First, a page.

Jianzhi Jenny Zhang and Christopher B. Watkins
The effects of postharvest treatments of air and 20 kPa CO2 (in air) at 2 or 20 °C on color, firmness, accumulations of acetaldehyde, ethanol, and ethyl acetate, activities of pyruvate decarboxylase (PDC) and alcohol dehydrogenase (ADH) activity, and expression of an ADH gene were studied in strawberry fruit (Fragaria ×ananassa Duch. cv. Jewel). CO2 treatment enhanced strawberry fruit firmness at 2 °C but not 20 °C, while the rate of color changes was affected by CO2 treatment at 20 °C but not at 2 °C. Temperature also affected the accumulation of acetaldehyde, ethanol and ethyl acetate in CO2-treated fruit. All three compounds accumulated in fruits at 2 °C. At 20 °C, ethanol accumulated slightly by day 6, although ethyl acetate accumulated in fruit from both atmospheres. PDC enzyme activity was higher in CO2-treated fruit than their air-treated control at 2 °C but not at 20 °C. ADH activity and ADH mRNA accumulation of the CO2-treated berries were higher than in air at 20 °C but not 2 °C. The results, overall, indicate that patterns of change among gene expression, enzyme activities, and fermentation product accumulation were not consistent.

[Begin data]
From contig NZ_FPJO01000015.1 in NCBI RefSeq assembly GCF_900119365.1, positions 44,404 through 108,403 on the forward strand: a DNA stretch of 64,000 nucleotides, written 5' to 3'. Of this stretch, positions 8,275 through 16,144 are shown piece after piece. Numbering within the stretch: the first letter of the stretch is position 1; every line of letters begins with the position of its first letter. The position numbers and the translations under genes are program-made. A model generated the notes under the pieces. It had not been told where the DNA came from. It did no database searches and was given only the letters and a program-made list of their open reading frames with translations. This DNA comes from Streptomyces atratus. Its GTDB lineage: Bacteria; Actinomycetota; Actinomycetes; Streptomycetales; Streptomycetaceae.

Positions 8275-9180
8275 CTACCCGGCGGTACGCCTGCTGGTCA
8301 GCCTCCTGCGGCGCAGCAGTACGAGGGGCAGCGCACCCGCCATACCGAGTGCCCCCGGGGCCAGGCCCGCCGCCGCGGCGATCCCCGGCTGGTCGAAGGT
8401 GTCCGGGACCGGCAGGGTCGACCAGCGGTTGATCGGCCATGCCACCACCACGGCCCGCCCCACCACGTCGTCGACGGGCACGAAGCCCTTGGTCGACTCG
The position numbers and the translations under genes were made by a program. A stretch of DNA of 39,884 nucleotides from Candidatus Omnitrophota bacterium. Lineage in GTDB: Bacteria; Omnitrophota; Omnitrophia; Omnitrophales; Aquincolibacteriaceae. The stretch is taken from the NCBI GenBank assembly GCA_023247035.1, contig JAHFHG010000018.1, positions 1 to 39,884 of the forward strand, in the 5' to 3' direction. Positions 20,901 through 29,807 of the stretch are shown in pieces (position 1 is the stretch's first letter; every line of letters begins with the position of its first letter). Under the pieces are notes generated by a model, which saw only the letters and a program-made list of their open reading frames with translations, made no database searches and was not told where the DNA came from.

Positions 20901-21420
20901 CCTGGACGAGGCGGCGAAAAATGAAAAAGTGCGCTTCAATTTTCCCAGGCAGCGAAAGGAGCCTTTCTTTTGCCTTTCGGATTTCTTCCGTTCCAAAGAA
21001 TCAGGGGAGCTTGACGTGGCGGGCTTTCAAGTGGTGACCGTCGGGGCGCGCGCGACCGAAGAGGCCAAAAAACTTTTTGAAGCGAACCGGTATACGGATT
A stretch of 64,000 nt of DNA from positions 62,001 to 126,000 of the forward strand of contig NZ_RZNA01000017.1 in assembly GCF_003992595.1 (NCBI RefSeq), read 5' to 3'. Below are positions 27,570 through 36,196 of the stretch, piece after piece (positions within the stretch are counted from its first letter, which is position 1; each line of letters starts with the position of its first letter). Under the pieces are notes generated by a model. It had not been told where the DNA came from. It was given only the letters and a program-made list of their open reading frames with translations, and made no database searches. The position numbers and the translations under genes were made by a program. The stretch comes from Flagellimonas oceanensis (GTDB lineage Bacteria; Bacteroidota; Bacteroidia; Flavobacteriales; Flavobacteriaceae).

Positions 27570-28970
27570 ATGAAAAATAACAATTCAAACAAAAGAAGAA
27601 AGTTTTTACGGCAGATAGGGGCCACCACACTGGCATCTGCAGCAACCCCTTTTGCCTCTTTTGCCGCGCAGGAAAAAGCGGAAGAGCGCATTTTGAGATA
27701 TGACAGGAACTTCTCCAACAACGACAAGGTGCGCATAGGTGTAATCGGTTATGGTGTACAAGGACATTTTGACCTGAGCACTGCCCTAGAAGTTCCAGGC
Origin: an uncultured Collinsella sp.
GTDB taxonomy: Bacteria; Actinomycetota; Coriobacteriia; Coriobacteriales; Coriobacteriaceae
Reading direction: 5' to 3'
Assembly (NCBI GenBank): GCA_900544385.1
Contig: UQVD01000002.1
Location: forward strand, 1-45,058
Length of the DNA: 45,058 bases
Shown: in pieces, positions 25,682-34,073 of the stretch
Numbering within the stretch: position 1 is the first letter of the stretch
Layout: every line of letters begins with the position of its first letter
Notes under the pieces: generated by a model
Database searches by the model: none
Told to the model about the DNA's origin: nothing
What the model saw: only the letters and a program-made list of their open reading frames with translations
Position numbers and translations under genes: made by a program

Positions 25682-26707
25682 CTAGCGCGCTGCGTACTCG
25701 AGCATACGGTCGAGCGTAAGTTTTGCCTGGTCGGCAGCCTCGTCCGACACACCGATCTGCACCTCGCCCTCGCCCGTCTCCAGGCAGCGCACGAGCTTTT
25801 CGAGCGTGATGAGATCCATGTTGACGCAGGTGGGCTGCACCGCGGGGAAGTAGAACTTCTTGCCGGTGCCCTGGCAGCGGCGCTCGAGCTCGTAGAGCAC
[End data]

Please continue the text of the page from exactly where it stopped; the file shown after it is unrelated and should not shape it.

Tomas N. Hasing, Luis F. Osorio and Vance M. Whitaker